September, 4, 2020
To avoid a possible foreign exchange crisis due to the economic hit caused by Covid-19, the Sri Lankan Government restricted imports, providing exceptions only for raw materials, pharmaceuticals, and oil.
Meanwhile, addressing an event in Colombo today (04), State Minister for Finance, Capital Market, and State Enterprise Reforms, Ajith Nivard Cabraal also expressed his views in this regard.
Cabraal made these remarks whilst responding to a query on Government’s vehicle import ban, during the question hour session.
“When we made the assessment about imports, we did get the information from the Customs Department as well as the other departments, that we had a stock within Sri Lanka, which was sufficient for about two years. So, that is one of the reasons why this restriction was prompted. I’m not saying that we should have that forever. At the same time when you take a decision to make certain restrictions, you take that decision based on the available data and that data was the key factor in making that decision. Whether that is 100% correct or otherwise, I’m not sure. You got to take a decision at that time, like what will you do in your own business, depending on how much less pain you are causing in the situation."
"We do have a plan where we would like to see some assembly of vehicle, which is certainly on the cards and ‘COVID or no COVID’, we would like to see that happening and we would encourage companies to look at that positively and to see whether they can develop that as another industry in Sri Lanka. At the same time with regard to the importation, we do recognize that not everything can be done in Sri Lanka. We need to have good vehicles, but at the same time, we need to have the resources to do that. So, currently what we are experiencing is a resource constrain, particularly foreign exchange, because we have to conserve some of those for our loan repayments as well. So, in that context there would be this element of difficulty that you are undergoing, but, again we can tell you that it is not going to be a permanent feature. The moment we are in a position to lift that we would lift that, but then we have to look at the priorities that the country is now facing and once that is easing with other new revenue flows and as well as new foreign exchange flows coming in we are also going to do a new feature where the investment in treasury bills and treasury bonds from outside are going to be supported."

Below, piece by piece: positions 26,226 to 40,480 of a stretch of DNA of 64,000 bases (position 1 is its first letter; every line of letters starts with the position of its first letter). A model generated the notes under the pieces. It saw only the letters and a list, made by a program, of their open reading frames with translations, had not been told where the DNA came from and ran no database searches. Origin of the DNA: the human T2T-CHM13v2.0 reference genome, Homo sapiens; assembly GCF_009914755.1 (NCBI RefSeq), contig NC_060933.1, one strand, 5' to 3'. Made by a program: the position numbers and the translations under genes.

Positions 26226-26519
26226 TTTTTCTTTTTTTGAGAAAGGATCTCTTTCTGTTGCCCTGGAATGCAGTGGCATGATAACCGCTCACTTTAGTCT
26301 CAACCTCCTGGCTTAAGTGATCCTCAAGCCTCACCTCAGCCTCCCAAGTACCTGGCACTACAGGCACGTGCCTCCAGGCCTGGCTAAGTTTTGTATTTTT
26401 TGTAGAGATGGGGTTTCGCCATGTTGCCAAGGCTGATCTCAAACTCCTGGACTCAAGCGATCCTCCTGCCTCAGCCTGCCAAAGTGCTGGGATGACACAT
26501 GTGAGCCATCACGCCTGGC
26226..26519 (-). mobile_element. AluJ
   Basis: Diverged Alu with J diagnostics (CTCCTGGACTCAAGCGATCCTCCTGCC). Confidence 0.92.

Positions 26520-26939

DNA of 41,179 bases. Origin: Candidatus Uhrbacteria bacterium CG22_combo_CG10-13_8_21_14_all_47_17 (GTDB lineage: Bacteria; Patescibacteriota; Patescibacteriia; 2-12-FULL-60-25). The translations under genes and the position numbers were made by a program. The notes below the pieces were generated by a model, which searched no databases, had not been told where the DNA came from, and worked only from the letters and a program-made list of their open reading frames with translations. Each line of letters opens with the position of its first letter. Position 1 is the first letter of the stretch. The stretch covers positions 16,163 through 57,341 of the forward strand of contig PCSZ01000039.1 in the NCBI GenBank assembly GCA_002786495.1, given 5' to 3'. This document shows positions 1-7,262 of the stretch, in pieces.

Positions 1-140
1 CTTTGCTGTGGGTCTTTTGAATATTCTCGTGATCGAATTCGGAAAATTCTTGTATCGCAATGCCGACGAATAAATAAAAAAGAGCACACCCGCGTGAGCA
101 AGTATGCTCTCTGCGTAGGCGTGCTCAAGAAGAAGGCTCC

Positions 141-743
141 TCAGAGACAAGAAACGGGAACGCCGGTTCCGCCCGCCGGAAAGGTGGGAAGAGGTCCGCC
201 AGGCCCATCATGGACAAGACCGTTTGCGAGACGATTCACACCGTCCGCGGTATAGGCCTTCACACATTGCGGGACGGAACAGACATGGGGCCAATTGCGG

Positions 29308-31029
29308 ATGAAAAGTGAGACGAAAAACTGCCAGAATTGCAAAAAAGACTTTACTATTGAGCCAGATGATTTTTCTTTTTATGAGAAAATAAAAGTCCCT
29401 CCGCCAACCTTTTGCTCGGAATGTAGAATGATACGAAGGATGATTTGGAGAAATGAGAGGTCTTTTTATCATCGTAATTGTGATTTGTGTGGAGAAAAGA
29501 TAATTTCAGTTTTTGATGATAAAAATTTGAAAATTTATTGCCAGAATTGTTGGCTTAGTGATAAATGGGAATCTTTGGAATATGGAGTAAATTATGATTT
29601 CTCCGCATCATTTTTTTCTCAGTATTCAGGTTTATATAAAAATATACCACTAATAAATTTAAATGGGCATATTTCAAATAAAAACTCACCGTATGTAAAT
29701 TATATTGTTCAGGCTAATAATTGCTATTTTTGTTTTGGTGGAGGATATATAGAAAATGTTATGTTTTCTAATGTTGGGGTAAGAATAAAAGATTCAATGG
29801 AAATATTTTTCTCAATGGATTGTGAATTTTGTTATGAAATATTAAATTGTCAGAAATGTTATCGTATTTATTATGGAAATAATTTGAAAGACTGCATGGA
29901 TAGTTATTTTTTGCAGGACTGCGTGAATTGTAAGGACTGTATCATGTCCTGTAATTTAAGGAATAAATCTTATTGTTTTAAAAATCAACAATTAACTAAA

"At the end of 2014, we had something like $3.5 billion investment in Sri Lankan bonds. Today it had come down to too much less than that. By the end of 2019, it has come down to less than 500 million. So there was a gap of about $ 3 billion. We have to get that back. In order to get it back, we may need to do certain incentives, which we are now hoping to provide in the next few weeks. So, once it happens and when we see a steady inflow coming in, we would probably see some of those restrictions easing, but until such time you would find that our hands are also tied. Some things you like to do but unfortunately you have to find the time to do that and this time around we believe that it is on the cards but it would take some time and then we want you to bear with us during that time and hopefully we can make that shorter than longer."